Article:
Afterwards, Rizy Horowitz, who handles the Holocaust project at Nachas, handed out containers of kosher food to the group. They also took home a second meal. “Each time they come here, they go home with a packed meal,” Horowitz said. Some days the center schedules a pizza night, combining dinner and socializing.

“This is wonderful for us,” said Shirley Fernbach, 92. “What would I do at home? This way we get out and we meet people.”

“And we share stories!” said Berta Einhorn, 89. They shared a table with Lilly Klein, 94. The three friends were born in Hungary, survived Auschwitz as well as a death march to the Bergen-Belsen concentration camp. But they only met decades later at Nachas.

“We’re getting together like like-minded people,” said Klein, who lost seven siblings and 34 nieces and nephews in the Holocaust. “We all went through the same.”

Blocks away, Club Nissim offers survivors a wide range of activities ranging from swimming, cooking and choir lessons to movies, arts and crafts and trips to museums and parks. The program that began in 2001 is located at Borough Parks’ Young Men’s and Young Women’s Hebrew Association. Its name Nissim comes from the Hebrew word for miracle, chosen by survivors because they felt it was a miracle to be alive.

Director Simonne Hirschhorn said Nissim also tries to offer activities that they may have missed because their childhoods were often spent fighting for simple survival. Recently, it sponsored a slumber party for the women, complete with pajamas and a breakfast with pancakes.

“It shouldn’t sound like it’s kindergarten for the elderly. It’s about giving joy to people who have had very hard lives,” she said.

Holocaust outreach at Nachas began in the mid-1990s as an effort to obtain reparations. It came after the Swiss government decided to create a fund for survivors, Horowitz said. The decision followed criticism by Jewish groups who said that Swiss bank officials blocked survivors and their heirs after WWII by claiming they could not find accounts.

Since then, Nachas has helped hundreds of survivors apply for thousands of dollars in reparations. Some of them also count on reparations money that they get from Germany as part of a program that began in 1952. Horowitz said the money is not enough, so survivors often reach out asking for help to pay for rent and other expenses.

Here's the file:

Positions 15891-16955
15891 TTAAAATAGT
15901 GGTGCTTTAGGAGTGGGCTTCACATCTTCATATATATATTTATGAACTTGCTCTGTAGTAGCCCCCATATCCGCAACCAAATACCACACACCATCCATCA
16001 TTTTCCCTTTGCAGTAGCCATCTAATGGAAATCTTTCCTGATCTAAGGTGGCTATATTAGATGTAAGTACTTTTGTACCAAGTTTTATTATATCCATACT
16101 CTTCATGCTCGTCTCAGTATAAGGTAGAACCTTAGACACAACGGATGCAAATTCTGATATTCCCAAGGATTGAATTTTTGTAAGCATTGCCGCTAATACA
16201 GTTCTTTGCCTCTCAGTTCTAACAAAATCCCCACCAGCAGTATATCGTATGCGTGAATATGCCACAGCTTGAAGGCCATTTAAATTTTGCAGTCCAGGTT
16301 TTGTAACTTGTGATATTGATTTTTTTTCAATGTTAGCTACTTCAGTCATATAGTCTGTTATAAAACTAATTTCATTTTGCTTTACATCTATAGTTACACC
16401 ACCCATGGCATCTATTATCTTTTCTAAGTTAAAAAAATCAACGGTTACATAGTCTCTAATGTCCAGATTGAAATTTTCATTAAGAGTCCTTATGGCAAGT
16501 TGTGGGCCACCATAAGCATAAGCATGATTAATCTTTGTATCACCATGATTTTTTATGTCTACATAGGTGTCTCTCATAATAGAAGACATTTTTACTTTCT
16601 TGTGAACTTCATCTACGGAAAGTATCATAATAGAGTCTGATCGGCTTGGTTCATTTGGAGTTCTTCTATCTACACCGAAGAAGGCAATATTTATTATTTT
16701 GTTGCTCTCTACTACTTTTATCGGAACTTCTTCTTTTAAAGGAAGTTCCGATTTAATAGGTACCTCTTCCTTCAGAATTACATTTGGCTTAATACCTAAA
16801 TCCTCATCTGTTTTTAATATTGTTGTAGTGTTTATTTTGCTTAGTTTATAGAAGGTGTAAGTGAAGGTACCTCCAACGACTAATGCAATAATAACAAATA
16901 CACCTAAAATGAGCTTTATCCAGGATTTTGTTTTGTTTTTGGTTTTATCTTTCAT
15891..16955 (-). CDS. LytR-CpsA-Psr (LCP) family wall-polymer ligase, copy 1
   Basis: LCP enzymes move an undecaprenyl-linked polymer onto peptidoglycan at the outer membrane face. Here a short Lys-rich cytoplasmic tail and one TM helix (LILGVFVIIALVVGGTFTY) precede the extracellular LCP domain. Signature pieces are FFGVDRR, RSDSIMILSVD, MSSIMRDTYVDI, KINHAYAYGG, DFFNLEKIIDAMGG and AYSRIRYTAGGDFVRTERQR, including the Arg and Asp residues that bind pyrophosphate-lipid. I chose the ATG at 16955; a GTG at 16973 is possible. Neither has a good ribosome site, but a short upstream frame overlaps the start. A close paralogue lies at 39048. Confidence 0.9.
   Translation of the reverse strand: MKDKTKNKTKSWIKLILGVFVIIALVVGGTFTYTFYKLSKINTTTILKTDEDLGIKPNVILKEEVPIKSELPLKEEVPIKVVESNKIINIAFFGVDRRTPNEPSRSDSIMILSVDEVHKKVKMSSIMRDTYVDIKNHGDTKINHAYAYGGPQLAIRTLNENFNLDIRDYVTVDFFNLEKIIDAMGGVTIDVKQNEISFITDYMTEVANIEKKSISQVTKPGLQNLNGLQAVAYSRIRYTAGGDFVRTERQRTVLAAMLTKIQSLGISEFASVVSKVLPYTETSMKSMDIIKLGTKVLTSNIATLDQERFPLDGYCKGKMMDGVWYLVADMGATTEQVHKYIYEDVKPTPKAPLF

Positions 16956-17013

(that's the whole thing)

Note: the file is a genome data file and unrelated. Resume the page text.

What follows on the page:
Nachas has received funding from groups, including the Elie Wiesel Foundation, and the Conference on Jewish Material Claims Against Germany, the organization that negotiates compensation with the German government. Some of the money continues to pay for the group’s exercise classes and therapy.

“It’s group therapy. They didn’t have friends because when they came back from Holocaust, they didn’t have time for this luxury to have friends,” said Yafa Fetman, a social worker who has led the counseling and Torah lessons at Nachas for more than a decade.

“They have two options: they can go to the doctor’s office or to come here three times a week.”

A recent day ended with the group sharing chocolate cake. The entertainment: 9-year-old Avrumy Cisner, who stood on a chair and serenaded them in Hebrew.

“This is a good place, Nachas,” Einhorn said. “We have exercise, we have lectures and we have movies. And it just keeps us going a little.”

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Emily Leshner in New York contributed to this report.

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Associated Press religion coverage receives support from the Lilly Endowment through the Religion News Foundation. The AP is solely responsible for this content.